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Page history last edited by Tedward 14 years, 3 months ago

Section II: "explosive" vapors.


In the last section we said that low flash point fuels burn directly from liquid. Well, let's clarify that statement first. No liquid fuel burns. None. In order to burn, any fuel must be converted into a vapor, mixed with oxygen, and ignited. This principal forms what fire safety folk call the fire triangle. Eliminate just one of those three things, and your fire goes out.


Okay, so just the vapors burn. But the fuel comes as a liquid. So how does the liquid become gas? Good Question. The answer is: it's ALWAYS trying to convert to a gas. In fact, most liquids are trying to convert, it's just dangerous when volatile chemicals manage to do so. Of course, the word volatile is also a bit subjective, even water vapor is capable of burning under the right conditions, it's just that it requires conditions similar to the surface of the Sun. The ones we're talking about work at room temp in earth conditions.


But if liquids are always trying to convert to gas, why are there any liquids at all? The simple answer is air pressure. If you have a glass of water and you leave it standing around it will (very) slowly evaporate. The reason it doesn't happen faster is that the pressure of the air pushes back the water molecules and condenses them back into water. The water is just a little bit more effective at getting stray molecules to begin the migration out into the atmosphere.


Petrol fuels are also trying to get out into the atmosphere, and their success is largely based on their size. Low flash point fuels have generally smaller molecules and provide more force against the air. High flash point fuels have longer carbon chains and aren't able to provide as much pressure against the air.


Naphtha is an extremely low flash point fuel. It's very good at slipping molecules out into the air and once they're out, they keep going. It doesn't need any help vaporizing so it lights quickly, burns on any surface (even running water since it floats), and it doesn't hang around once it's free, it keeps expanding out... rapidly.


Lamp oil is on the other side of the spectrum, it generally has slow-moving large molecules that have a very hard time getting vaporized. Once vaporized, they don't move around much. You can see this effect when you blow out a candle: the remaining heat carries off a visible stream of paraffin molecules that can even be re-lit in mid air.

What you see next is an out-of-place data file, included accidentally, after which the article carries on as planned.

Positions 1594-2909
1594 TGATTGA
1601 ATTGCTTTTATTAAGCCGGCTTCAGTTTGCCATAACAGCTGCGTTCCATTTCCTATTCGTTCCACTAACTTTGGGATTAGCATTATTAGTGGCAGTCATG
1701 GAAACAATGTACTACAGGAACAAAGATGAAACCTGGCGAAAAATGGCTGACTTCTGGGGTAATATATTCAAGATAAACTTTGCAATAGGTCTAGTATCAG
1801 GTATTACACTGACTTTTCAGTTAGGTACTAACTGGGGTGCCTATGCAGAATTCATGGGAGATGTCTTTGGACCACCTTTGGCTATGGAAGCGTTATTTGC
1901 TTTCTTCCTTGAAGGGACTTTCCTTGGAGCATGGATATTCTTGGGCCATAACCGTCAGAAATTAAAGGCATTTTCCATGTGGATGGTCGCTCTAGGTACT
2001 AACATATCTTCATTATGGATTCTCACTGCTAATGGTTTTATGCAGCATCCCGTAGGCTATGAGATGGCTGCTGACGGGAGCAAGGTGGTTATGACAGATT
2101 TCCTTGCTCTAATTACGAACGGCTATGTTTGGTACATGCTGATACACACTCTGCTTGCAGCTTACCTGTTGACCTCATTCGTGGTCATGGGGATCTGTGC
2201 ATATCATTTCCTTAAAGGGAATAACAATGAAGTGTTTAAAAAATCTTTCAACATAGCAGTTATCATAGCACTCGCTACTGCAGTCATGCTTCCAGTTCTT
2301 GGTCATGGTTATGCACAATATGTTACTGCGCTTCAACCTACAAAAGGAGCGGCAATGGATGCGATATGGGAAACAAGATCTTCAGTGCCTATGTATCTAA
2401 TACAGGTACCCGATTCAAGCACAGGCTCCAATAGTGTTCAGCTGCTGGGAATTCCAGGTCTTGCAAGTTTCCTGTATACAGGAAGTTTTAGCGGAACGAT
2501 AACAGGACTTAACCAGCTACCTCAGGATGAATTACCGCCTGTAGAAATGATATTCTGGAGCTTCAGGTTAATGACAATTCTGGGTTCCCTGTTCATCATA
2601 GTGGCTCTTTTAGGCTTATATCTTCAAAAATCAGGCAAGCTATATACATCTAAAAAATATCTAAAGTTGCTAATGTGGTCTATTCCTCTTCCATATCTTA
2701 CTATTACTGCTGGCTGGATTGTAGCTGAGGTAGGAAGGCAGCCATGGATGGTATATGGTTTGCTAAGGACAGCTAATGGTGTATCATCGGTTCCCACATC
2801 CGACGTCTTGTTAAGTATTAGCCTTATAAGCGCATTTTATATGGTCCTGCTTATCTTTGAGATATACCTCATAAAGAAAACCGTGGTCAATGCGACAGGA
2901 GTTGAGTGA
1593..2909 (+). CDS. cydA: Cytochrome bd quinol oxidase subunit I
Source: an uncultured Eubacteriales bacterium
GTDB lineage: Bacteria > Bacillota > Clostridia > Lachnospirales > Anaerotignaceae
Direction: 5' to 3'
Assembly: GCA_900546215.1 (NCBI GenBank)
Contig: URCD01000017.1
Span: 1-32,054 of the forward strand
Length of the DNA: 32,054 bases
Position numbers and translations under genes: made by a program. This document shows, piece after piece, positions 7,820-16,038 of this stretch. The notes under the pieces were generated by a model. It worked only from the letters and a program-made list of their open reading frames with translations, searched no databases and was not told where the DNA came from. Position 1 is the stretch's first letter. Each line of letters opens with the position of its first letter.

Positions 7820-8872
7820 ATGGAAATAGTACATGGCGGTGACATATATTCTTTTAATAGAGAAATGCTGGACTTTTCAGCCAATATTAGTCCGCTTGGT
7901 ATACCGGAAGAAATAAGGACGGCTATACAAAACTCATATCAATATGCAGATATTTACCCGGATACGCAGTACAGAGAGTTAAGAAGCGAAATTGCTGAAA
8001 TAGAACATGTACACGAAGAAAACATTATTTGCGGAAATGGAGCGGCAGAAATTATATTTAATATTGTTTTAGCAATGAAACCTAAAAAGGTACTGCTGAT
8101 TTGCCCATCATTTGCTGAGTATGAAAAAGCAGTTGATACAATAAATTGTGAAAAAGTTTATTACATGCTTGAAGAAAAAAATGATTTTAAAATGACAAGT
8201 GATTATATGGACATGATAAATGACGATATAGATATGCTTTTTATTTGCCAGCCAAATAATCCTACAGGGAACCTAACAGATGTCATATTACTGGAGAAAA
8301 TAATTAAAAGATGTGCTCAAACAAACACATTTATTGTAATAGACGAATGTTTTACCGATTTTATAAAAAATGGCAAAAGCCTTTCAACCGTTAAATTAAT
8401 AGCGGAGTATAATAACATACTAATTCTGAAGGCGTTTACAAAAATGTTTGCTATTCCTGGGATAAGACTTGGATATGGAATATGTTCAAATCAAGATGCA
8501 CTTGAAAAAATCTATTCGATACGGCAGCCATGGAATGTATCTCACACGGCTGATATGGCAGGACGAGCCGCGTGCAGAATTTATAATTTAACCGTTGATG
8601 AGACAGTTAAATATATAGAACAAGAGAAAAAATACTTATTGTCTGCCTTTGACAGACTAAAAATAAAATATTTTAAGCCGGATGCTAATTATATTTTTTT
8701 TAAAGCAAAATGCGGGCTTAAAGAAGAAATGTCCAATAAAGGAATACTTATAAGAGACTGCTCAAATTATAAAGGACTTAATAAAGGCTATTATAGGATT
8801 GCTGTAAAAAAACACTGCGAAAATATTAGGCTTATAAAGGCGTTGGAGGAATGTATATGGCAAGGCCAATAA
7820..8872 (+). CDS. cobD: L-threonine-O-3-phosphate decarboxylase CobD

Okay, now we're ready to get to the explosive part of our various vapors. "Explosive," in the way that pyrotechnicians use it, does not apply to petrol fuels. The chemical term, Explosive, refers to a reaction capable of converting chemicals at a certain speed which is much greater than our fuels are capable of producing. On the other hand, there's a more common use of the term "explosive" meaning that they can produce a whole lot of flame at a very rapid rate. In order to do so, however, they have to produce enough vapors.


Since White Gas is so good at moving through air, it's vapors will continue to expand until it fills its environment. If it's outside or has an open window, White Gas will passively return to nature. In a closed room however, it will fill the area with vapors until it runs out of liquid, or the density forces it to compress back into liquid. This is more than sufficient density to ignite into a self-propagating flame. Once you have this much white gas in an area, any spark, flame or intense heat source can ignite fuel and cause an explosion.


Higher flash point fuels aren't as efficient at moving molecules through the air, however, subtle changes in the environment can cause them to create a bubble of vapors that could flash back to the source. If a feather, fur, or some lint were to fall into a fuel source it could start producing vapors at a substantially higher rate than normal. Similarly, exposure to sunlight, shifts in pressure, general heat sources, etc, can change their character. The lower the flash point of the fuel, the more likely this can happen. With a large enough 'bubble' not only could it burn back to the source, but it could create the same kind of explosion as white gas.


Thus ANY fuel in an open container could easily become an "explosion" danger in a closed environment. In open environments, the low flash point fuels will still ignite if a flame source gets within a few inches. High flash point fuels, however, always tend to stay in clumps or bubbles once they get vaporized. These clumps could flash back to the source from great distances.



FuelBusters III: FlashPoint


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